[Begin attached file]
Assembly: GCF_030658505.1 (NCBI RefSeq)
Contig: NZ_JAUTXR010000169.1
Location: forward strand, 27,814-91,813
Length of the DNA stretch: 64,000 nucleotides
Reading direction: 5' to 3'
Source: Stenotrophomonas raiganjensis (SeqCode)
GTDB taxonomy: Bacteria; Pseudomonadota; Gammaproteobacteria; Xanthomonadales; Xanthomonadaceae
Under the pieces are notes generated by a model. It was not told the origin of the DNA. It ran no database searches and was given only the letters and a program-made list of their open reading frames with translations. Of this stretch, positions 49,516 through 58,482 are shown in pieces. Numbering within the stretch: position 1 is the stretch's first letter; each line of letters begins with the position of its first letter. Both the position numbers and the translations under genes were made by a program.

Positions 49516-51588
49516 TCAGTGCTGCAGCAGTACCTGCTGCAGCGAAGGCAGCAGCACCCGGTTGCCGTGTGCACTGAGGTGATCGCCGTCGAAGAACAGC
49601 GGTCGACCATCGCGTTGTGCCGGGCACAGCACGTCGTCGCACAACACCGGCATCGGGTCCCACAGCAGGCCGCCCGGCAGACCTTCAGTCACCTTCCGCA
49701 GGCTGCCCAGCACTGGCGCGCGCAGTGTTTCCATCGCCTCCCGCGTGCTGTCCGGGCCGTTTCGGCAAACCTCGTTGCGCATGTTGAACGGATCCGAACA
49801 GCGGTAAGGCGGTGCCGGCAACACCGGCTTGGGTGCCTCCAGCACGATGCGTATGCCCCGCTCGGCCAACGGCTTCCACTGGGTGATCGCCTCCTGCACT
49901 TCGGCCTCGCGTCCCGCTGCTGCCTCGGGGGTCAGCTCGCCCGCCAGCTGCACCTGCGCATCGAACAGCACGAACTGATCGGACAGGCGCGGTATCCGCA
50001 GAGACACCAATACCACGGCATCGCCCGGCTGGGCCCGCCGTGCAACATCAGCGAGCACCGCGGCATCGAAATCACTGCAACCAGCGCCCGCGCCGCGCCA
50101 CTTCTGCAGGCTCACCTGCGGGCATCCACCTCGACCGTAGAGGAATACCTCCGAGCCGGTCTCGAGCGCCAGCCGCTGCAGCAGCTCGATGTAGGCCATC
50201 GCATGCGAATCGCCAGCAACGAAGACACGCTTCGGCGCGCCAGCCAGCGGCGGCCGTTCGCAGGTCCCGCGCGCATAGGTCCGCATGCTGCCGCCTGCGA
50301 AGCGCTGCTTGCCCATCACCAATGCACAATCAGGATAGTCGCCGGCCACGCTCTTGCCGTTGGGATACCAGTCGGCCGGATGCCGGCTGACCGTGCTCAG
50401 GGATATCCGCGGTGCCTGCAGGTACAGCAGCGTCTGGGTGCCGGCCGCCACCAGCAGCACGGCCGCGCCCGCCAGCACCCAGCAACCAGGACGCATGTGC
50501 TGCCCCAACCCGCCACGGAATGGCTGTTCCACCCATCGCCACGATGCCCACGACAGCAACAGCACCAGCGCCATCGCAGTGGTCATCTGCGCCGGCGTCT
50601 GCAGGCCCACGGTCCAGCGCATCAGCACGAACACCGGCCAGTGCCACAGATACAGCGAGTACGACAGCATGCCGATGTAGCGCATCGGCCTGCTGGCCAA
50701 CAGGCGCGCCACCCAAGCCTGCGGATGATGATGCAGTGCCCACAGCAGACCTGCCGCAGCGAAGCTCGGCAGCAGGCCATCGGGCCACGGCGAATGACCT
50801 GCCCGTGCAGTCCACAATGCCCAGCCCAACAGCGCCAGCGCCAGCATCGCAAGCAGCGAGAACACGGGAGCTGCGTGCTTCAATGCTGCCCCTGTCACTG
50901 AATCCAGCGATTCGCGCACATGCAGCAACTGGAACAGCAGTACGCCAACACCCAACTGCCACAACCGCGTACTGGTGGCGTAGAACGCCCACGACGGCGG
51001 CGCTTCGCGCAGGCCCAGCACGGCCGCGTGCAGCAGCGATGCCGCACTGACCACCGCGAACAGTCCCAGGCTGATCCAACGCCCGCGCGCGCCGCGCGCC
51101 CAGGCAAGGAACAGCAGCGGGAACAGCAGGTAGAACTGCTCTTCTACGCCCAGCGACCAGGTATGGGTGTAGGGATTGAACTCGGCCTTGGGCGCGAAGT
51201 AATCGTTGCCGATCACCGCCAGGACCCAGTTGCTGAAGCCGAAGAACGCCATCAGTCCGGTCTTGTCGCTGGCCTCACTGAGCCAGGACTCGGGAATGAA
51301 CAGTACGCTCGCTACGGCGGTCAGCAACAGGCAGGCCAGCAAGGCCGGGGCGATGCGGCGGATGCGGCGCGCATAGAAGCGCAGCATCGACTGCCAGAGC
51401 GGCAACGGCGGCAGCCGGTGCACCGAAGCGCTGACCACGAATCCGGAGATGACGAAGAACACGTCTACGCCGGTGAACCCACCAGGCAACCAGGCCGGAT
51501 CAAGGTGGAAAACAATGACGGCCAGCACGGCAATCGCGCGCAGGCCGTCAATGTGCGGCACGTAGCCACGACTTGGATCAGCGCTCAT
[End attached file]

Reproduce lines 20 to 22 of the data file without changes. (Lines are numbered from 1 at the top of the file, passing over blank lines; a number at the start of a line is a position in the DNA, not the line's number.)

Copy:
50501 TGCCCCAACCCGCCACGGAATGGCTGTTCCACCCATCGCCACGATGCCCACGACAGCAACAGCACCAGCGCCATCGCAGTGGTCATCTGCGCCGGCGTCT
50601 GCAGGCCCACGGTCCAGCGCATCAGCACGAACACCGGCCAGTGCCACAGATACAGCGAGTACGACAGCATGCCGATGTAGCGCATCGGCCTGCTGGCCAA
50701 CAGGCGCGCCACCCAAGCCTGCGGATGATGATGCAGTGCCCACAGCAGACCTGCCGCAGCGAAGCTCGGCAGCAGGCCATCGGGCCACGGCGAATGACCT